Export of services accounts for nearly 33% of all exports according to US government statistics. One example of this would be Avant Assessment of Eugene, Oregon.
Avant produces language-proficiency tests and had a thriving business with the US defence and intelligence agencies. Cutbacks on government contracts for their services resulted in a need to find alternative revenue sources for their products. Enter the Qatar Foundation calling and asking for Arabic tests for Qatari children.
This reactive export opportunity (Avant initially thought the call from the Middle East was a prank call) has now resulted in Avant’s exports accounting for almost half of their sales.
With such a success story it is a wonder why more US companies aren’t more proactive with their international marketing activities. Although the US exports quite a bit, it comes from mostly large corporations (80% of exports come from about 1% of exporters in the US). In fact, the US ranks near the bottom of total export sales as a percentage of GDP when compared with most industrialized countries (13.5% compared to 51% of German GDP for example).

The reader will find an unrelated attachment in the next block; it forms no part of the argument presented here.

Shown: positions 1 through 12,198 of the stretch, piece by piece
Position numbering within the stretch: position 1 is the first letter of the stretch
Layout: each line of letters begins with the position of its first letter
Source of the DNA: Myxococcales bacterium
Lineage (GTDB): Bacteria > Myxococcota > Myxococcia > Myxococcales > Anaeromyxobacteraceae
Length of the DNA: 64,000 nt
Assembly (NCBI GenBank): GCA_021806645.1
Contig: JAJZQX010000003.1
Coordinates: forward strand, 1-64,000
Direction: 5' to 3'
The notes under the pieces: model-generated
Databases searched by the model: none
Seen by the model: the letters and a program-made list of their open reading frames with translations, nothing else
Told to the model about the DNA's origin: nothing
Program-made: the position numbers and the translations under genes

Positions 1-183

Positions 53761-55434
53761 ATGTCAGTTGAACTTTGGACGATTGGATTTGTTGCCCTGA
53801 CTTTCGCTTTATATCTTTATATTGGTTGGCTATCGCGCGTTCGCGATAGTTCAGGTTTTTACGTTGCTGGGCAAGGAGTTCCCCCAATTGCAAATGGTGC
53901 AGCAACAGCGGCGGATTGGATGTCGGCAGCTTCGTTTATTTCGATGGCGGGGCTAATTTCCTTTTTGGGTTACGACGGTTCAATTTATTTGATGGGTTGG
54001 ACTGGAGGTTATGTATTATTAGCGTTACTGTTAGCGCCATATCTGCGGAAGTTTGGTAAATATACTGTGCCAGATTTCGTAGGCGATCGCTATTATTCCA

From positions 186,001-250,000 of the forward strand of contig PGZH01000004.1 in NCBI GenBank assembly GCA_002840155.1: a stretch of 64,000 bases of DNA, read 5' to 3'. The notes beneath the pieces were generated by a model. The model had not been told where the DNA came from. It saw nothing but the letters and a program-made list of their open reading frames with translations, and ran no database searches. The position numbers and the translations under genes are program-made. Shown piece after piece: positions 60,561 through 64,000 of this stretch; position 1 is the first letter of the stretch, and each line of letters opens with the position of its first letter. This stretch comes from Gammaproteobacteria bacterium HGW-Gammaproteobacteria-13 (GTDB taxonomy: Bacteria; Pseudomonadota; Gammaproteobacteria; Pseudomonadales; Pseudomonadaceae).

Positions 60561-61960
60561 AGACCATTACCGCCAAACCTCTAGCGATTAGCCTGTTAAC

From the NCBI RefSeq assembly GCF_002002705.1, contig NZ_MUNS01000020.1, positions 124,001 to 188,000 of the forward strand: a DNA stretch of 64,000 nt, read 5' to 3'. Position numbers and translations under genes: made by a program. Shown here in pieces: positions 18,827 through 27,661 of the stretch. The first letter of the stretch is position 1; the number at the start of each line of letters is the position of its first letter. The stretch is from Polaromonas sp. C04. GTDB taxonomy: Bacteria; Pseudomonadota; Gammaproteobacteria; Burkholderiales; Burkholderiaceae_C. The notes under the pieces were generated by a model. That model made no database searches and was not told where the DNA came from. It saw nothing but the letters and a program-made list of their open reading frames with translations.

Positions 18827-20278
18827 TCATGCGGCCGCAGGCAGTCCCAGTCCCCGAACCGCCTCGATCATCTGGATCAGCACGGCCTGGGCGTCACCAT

As the world economy continues to outpace the US in terms of growth, there are tremendous opportunities for US manufacturers and service providers to realize significant revenue opportunities from new international markets.
If companies don’t feel they have the internal resources to grow internationally (the reason most often given) then there are many public organizations and private consulting companies ready to help. Avant Assessment got lucky and now understands the importance of diversifying globally.